We know that owners of small businesses sometimes do not have all of the time in the world to go around to their competitors. Plus, some of your competitors probably don’t even want you in their stores, as you might be classified as a snooper. It’s very important to know what is going on in those competitive businesses around you. You need to be subscribed to their email marketing, like their Facebook pages, follow them on social media, and know what sales they are running.
Let’s pretend you are a clothing boutique and that you have identified three pairs of jeans that are super trendy right now and you can’t keep them on your shelves long enough. Then, one day, you replenish your inventory, and now they just sit there. You have knowledge that some competitors in a 10-mile radius sell those jeans. Well, rest assured, there is a great way that you can snoop your competition without leaving your store on a regular basis.
What we recommend is the secret market analyst. This is a friend or family member who doesn’t work with you and you send them to do your dirty work. You tell them the products, the features, the benefits, and educate them about those products to the highest standard of knowledge. Next, you send them into 3-5 stores and have them visually take notes or send yourself a text message without making associates at that store become cautious about you:
- Compared to the home store (your store), where are the jeans located?
- Is the product visible from the front door or entrance?
- How is the price listed or tagged?
- What is the price?
- How many do they have in stock?
The ask a small subtle question, “So I really like these jeans and may have to come back, do you have them in stock often?” The purpose of this question is to show interest while asking to see how popular they are. Then grab something $3-5 and checkout.
Rinse and repeat and another 3-4 stores. Compensate this person with a gift certificate or store credit for what they spent at other places gathering the intel (under $25 preferably); and give them something at a discounted rate for their help. That is far more cheaper than hiring a firm to do it or wasting your most valuable asset – time.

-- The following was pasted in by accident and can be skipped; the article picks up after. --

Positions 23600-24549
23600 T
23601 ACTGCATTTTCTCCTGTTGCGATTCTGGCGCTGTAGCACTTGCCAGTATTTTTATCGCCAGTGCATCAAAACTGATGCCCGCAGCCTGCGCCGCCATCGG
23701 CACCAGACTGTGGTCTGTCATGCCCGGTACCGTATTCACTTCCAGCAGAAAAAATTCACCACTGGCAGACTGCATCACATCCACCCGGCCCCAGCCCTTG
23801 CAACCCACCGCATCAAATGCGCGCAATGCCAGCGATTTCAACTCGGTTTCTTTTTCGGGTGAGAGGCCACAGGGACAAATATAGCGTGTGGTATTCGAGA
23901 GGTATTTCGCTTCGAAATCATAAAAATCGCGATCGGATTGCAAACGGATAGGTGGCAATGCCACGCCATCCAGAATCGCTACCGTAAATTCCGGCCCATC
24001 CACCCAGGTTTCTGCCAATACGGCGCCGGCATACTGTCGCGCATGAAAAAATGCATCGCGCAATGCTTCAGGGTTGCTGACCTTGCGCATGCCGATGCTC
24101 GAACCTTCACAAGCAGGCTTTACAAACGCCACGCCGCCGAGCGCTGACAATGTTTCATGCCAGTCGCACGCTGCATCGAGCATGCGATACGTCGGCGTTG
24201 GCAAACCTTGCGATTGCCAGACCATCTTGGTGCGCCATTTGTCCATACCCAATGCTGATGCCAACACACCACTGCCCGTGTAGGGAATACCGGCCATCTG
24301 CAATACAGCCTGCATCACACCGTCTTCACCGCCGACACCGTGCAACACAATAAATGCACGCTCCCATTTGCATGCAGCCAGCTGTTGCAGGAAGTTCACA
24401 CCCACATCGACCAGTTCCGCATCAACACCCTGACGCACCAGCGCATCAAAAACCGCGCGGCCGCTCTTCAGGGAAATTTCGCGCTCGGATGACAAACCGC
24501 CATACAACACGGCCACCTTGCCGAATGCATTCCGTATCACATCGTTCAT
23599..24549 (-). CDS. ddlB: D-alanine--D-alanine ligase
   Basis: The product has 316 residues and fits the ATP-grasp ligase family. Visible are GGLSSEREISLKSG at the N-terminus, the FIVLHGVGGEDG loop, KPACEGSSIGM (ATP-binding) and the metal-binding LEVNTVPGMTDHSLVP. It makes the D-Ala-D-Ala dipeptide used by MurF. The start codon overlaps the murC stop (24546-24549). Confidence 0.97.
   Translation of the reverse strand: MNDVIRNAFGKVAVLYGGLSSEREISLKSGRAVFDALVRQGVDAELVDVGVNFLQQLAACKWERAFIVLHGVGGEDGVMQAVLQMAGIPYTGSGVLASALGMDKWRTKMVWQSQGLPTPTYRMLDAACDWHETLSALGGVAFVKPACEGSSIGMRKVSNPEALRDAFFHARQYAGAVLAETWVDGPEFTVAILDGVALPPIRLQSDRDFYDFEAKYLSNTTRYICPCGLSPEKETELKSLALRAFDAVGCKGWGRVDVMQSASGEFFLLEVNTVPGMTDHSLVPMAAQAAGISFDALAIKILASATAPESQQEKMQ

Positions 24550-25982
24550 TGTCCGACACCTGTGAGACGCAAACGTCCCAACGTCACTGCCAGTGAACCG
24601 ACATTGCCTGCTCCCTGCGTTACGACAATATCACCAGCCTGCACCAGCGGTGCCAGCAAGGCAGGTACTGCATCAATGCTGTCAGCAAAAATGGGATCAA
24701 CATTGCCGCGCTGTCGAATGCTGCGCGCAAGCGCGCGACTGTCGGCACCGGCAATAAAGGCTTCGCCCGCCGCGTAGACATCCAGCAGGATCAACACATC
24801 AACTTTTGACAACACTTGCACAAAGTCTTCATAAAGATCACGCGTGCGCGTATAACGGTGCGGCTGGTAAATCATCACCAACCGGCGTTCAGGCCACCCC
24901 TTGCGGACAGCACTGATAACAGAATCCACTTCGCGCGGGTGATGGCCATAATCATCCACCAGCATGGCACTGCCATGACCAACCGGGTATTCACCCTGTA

Now take that information and execute. Let’s pretend based on 5 stores visited:
- Your price is $48 and the competitor’s prices were $35, $36, $45, $50, $39.The average price was $41 which becomes the average market price (AMP).You are $7 higher than the average price, which means if you could run a sale or show a slash or markdown, you may get more sales on that item.We understand you have overhead, etc.; but if you are 15% higher than your AMP, you may want to change the price.
- Your location is back and out of sight of the entrance.Every additional location can see the jeans from the front door.When someone walks into a front door, the first thing that generally happens is a quick peripheral tour of your store.When someone sees something they can put their eyes on, they will know that’s an item they want to check out.
These are just two bullets, but the list can go on. While it’s important to clearly define your pricing and revenue strategy, it’s also very important to know your competition. They too, are trying to make money. Use this knowledge to help you elevate not only your revenue and sales, but use it to strongly develop your business intelligence strategy (BIS). Perhaps I should write another blog about BIS – Another key concept in revenue growth.
The bottom line is that unless you have the willingness to either research your competition or use someone to do it for you, you won’t know what your competition is up to. It’s key to be ahead of the game. Your mission in your business is to provide your customers something that will solve their problems. Do what you can to know more!
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